These recipe ideas will help keep your food budget down.
By Kimberly Palmer Nov. 25, 2014 | 9:00 a.m. EST
The Price of Food
Most of us spend a lot of ourmoney on food. In fact, the latest Consumer Expenditure Survey estimates that food eats up about 13 percent of our total spending each year. The majority of that spending, nearly $4,000, is on meals eaten at home. If you’re looking for ways to cut that cost, here are some ideas for affordable, but delicious, meals.
The $5 Family Dinner
Tortilla soup, with ingredients such as chicken broth, crushed tomatoes and carrots, is easy to make in bulk and freeze for later. The Mexican chicken soup recipe from Barefoot Contessa (available at foodnetwork.com) offers a tasty variation. Even adding extras like tortilla chips and sour creamdoesn’t push the price tag per person beyond the $5.
U.S. News contributor Susan Yoo-Lee offers recipes for apple and pumpkin bisque, chicken and mushroom ramen, and other winter soups on the Frugal Shopper blog. The common factor is that winter soups often feature root vegetables, which are in season, as well as winter spices like nutmeg or cinnamon, and they frequently begin with sautéing onions.
It’s hard to go wrong with pasta and red sauce, especially if you have children who don’t like spicy food. Canned tomato sauce is an affordable option, and you can always jazz it up by adding your own vegetables (like mushrooms) and spices (like oregano). Adding beans can also provide an extra protein source, Yoo-Lee suggests.
You can make your own pesto by blending avocado, basil, olive oil, garlic, lemon juice and pine nuts, Yoo-Lee says. It can be served with pasta or a vegetable like cauliflower, and offers an affordable option for a meatless Monday tradition. Opting for vegetarian entrees can often reduce the cost of the overall meal.
Green juice offers a healthy snack alternative to processed foods, and kids often like them, too. Yoo-Lee suggests using ingredients such as cucumbers, apples, ginger and other fresh fruits and vegetables. While green juice can cost $7 and higher at the store, she makes it at home for $3 to $4 a pop.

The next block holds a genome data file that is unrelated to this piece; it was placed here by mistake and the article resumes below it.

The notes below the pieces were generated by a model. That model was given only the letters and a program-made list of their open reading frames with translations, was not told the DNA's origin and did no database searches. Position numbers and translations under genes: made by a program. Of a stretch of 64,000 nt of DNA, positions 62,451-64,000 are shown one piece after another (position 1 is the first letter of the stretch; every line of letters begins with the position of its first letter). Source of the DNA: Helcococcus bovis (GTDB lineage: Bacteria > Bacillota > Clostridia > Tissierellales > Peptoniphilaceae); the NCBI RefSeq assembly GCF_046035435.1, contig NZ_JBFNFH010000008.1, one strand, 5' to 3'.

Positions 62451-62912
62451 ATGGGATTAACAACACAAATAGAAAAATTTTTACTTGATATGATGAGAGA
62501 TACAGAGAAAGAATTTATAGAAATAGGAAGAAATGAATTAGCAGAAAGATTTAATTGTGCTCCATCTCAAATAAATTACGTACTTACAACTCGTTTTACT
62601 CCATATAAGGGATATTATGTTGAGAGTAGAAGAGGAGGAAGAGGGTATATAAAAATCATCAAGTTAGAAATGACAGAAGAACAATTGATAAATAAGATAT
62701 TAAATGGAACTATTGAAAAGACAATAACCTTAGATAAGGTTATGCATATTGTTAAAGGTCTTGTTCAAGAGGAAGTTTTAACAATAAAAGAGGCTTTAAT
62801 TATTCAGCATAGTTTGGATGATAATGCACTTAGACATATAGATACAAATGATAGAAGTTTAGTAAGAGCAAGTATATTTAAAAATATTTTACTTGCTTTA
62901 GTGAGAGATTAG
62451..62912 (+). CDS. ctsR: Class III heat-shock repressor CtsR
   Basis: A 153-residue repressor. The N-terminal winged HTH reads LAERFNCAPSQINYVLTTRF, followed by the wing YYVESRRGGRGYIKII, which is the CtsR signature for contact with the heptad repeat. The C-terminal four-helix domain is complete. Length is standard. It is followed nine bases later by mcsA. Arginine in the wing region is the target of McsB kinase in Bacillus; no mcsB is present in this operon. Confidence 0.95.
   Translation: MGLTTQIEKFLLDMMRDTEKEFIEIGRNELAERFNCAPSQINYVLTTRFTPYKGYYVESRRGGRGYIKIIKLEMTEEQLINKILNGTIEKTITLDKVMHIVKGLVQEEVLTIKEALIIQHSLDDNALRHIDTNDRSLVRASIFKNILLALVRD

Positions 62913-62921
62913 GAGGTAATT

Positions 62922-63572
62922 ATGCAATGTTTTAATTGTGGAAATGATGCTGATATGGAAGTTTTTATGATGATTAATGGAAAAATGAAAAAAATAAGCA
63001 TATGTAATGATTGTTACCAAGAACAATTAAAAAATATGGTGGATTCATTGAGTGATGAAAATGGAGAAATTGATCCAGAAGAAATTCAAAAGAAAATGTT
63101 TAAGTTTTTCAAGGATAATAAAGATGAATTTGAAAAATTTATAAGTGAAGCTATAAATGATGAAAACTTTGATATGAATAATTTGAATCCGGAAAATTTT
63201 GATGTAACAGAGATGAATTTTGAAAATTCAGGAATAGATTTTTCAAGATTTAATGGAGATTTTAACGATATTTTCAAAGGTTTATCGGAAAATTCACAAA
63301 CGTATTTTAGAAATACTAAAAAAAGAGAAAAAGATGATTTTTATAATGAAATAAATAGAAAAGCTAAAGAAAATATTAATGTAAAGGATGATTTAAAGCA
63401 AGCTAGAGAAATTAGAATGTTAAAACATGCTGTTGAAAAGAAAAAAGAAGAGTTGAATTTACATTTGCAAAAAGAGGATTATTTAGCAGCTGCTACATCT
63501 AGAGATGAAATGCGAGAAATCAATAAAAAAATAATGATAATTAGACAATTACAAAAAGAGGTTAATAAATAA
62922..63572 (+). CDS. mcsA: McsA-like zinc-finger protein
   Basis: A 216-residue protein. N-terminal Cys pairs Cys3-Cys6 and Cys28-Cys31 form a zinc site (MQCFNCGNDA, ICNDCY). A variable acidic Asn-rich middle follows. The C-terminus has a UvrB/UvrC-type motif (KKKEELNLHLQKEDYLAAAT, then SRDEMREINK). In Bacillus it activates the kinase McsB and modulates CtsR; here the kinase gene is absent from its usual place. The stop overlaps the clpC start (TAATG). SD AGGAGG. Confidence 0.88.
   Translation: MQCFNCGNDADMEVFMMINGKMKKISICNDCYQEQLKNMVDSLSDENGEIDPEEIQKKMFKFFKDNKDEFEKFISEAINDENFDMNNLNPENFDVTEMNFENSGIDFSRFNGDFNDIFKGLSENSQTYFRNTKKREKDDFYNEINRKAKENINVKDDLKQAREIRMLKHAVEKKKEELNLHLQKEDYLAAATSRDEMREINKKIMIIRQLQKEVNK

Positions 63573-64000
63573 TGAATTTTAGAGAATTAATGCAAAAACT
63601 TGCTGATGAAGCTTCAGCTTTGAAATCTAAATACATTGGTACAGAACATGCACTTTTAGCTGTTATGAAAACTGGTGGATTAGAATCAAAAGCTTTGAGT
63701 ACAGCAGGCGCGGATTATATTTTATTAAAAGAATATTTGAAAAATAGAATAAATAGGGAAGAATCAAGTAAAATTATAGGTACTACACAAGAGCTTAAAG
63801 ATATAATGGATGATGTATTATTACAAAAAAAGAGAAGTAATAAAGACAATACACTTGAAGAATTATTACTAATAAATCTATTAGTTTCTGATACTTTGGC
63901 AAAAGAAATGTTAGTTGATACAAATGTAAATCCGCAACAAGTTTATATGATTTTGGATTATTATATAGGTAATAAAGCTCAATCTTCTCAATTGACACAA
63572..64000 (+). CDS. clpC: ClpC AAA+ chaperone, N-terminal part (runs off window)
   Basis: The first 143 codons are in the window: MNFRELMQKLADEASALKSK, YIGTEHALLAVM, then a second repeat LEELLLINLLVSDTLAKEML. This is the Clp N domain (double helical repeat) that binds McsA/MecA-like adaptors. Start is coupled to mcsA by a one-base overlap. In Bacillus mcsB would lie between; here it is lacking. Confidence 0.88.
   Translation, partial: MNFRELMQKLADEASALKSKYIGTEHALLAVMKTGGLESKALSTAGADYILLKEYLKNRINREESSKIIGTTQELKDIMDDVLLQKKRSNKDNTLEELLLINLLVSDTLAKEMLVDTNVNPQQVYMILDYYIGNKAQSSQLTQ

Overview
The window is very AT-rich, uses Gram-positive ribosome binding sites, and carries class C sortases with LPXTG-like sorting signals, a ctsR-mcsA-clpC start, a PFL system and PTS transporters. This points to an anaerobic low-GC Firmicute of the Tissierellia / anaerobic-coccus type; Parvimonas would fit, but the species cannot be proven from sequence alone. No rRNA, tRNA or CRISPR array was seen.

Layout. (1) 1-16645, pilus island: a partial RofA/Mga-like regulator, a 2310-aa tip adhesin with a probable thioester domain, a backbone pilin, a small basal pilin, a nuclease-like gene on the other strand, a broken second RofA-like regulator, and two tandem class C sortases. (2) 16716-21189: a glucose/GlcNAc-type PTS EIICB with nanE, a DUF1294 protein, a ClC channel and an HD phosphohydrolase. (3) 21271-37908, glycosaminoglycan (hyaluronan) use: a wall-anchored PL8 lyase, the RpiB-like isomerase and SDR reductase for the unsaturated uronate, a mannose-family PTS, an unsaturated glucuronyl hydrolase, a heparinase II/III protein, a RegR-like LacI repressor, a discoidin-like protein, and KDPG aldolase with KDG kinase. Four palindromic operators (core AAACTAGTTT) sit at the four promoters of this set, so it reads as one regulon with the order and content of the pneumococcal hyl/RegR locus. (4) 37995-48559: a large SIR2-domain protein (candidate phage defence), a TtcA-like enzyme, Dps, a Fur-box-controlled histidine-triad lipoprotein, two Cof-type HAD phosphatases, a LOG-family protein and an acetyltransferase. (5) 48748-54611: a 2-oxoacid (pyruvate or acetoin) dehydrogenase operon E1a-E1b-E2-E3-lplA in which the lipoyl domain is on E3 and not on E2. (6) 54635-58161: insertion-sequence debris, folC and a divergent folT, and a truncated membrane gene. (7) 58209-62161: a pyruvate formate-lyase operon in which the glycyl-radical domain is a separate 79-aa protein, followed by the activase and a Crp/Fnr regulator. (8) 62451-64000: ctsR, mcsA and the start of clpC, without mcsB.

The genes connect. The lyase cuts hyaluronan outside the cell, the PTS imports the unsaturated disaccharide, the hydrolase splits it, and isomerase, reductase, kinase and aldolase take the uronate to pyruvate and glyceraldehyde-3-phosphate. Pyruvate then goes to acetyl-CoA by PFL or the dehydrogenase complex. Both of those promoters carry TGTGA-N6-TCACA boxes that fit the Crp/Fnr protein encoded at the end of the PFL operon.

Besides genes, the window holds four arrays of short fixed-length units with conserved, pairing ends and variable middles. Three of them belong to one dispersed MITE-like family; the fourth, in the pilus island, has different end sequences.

Chili, whether it features beans or meat (or both), freezes well, which means you can make a large pot for multiple future meals. It can also be freshened up by adding sour cream, shredded cheese and chips when serving. It’s an affordable, yet hardy meal for cold winter days.
You can turn inexpensive ingredients, like grains and vegetables, into impressive side dishes with a little extra attention, suggests Abby Hayes, a contributor to the U.S. News My Money blog. She recommends baking corn and zucchini with feta crumbles and seasoning, or roasting potatoes with Italian dressing and garlic powder.
One-Pot Rice Dishes
Rice not only freezes well, but it also pairs well: It can be combined with vegetarian protein like tofu or meat. Then, you can add a vegetable, such as carrots or peas, mix all three ingredients together, and you have a complete meal – and only one pot to clean.
One way to cut food costs is to waste less, which you can do by taking advantage of the ingredients that are already stored in your pantry, or using the wilting vegetables that will soon head to the compost pile if they’re not eaten. A website like allrecipes.com makes it easy to plug in ingredients and generate a surprise dinner.
Repeat and Reuse
When you plan your meals in advance, it’s easier to repurpose ingredients later in the week. For example, a roasted chicken on Monday night can turn into chicken tacos on Tuesday. Plan your weekly meals so you can double up on ingredients; it will save time and money.